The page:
Editor's Note: To learn more about using data for energy efficient buildings, be sure to check out VERGE@Greenbuild, November 12-13.
Recently, I blogged about the fact that significant improvements in the efficiency of existing buildings -- a critical and potentially cost-effective part of our carbon reduction strategy -- are not easy to achieve, and described how doubts about the likely success of energy upgrade projects are a barrier to “scaling up” efficiency in buildings. I also touched on EDF’s efforts to change that.
Today I’m happy to report further on some of the progress being made toward a future in which energy efficiency (EE) project originators and funders will have greater reason to expect success in energy upgrades involving existing buildings.
Last week, EDF partnered with Bloomberg New Energy Finance to host "Leveraging Data to Move Markets," a half-day discussion among government, real estate, Wall Street, real estate entrepreneurs and NGOs, with participation from the Department of Energy (DOE) and the White House Center for Environmental Quality (CEQ). The discussion focused on DOE and EDF efforts to address key data and standardization requirements to meet the needs of private capital markets to facilitate comprehensive energy efficiency projects.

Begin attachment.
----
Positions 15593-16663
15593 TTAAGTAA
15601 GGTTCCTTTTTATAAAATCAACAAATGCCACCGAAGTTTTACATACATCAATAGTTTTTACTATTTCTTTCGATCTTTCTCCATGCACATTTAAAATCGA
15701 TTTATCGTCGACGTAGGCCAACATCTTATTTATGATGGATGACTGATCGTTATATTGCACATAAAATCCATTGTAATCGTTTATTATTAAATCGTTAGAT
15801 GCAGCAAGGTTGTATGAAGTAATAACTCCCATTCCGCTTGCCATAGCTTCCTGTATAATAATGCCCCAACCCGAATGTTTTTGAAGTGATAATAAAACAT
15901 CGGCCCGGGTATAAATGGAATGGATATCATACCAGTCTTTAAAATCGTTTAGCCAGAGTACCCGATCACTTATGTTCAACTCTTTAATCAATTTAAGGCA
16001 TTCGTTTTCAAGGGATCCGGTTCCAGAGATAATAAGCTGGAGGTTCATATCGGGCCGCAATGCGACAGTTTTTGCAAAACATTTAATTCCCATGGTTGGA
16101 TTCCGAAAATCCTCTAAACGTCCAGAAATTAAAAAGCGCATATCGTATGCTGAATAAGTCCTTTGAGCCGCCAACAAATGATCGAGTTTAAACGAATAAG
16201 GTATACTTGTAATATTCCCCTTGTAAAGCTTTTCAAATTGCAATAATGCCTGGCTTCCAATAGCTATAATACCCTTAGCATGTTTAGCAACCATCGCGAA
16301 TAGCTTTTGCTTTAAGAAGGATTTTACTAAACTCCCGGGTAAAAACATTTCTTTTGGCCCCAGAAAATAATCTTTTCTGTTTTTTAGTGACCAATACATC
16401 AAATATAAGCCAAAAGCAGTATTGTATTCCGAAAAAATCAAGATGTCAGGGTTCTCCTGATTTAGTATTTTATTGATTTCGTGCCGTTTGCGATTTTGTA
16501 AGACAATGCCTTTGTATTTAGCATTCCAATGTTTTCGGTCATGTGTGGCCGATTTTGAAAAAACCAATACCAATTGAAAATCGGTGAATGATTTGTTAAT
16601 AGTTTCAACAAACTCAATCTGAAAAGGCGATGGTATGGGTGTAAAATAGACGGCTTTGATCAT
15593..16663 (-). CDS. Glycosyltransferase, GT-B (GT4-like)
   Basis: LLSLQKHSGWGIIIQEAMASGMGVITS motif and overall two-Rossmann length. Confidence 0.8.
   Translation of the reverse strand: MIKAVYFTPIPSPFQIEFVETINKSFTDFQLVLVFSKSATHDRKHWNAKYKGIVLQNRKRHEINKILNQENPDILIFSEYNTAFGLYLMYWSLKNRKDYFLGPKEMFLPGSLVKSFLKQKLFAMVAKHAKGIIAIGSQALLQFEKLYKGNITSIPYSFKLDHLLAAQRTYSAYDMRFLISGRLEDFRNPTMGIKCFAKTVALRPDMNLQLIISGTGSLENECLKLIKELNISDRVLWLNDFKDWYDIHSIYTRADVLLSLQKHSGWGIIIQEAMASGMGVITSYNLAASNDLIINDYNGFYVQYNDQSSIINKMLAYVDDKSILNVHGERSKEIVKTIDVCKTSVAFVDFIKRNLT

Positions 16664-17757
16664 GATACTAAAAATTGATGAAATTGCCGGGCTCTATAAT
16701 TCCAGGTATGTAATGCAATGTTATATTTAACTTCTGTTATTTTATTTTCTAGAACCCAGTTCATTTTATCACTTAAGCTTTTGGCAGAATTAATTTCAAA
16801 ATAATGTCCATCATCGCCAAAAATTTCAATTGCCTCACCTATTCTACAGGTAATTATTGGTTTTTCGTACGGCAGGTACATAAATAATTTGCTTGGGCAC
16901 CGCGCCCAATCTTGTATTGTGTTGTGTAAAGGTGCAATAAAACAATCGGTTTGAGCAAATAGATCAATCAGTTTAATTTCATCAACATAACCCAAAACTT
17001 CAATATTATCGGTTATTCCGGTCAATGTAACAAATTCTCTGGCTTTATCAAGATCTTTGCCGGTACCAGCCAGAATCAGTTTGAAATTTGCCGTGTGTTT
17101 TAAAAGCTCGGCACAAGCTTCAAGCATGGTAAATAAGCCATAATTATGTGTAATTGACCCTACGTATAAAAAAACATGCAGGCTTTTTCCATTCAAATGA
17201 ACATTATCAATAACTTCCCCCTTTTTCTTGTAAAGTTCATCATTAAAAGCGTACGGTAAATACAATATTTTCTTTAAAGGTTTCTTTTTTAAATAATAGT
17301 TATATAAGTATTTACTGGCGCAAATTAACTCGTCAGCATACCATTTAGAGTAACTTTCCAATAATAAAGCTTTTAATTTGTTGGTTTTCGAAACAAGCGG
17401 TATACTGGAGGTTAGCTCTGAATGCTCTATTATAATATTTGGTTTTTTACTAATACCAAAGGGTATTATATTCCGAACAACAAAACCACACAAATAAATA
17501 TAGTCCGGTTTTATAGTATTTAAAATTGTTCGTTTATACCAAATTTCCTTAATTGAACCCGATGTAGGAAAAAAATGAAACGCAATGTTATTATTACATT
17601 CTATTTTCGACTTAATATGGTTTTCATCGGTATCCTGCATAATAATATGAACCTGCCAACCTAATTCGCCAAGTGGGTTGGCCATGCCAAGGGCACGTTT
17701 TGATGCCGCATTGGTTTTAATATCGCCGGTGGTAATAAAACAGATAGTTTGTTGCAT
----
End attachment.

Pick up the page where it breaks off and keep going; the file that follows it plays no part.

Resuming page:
It was clear based on the conversation throughout the day that investors and other market players are looking for accurate, reliable and transparent forecasts of savings from EE projects and related loans in order to manage risk associated with investing. The lack of standards for data and for the various practices that make up the lifecycle of an EE retrofit are not only affecting the ability to rely on the savings being delivered, but also impeding the origination of projects and creating significant transaction costs to all players.
Next page: The need for standards and transparency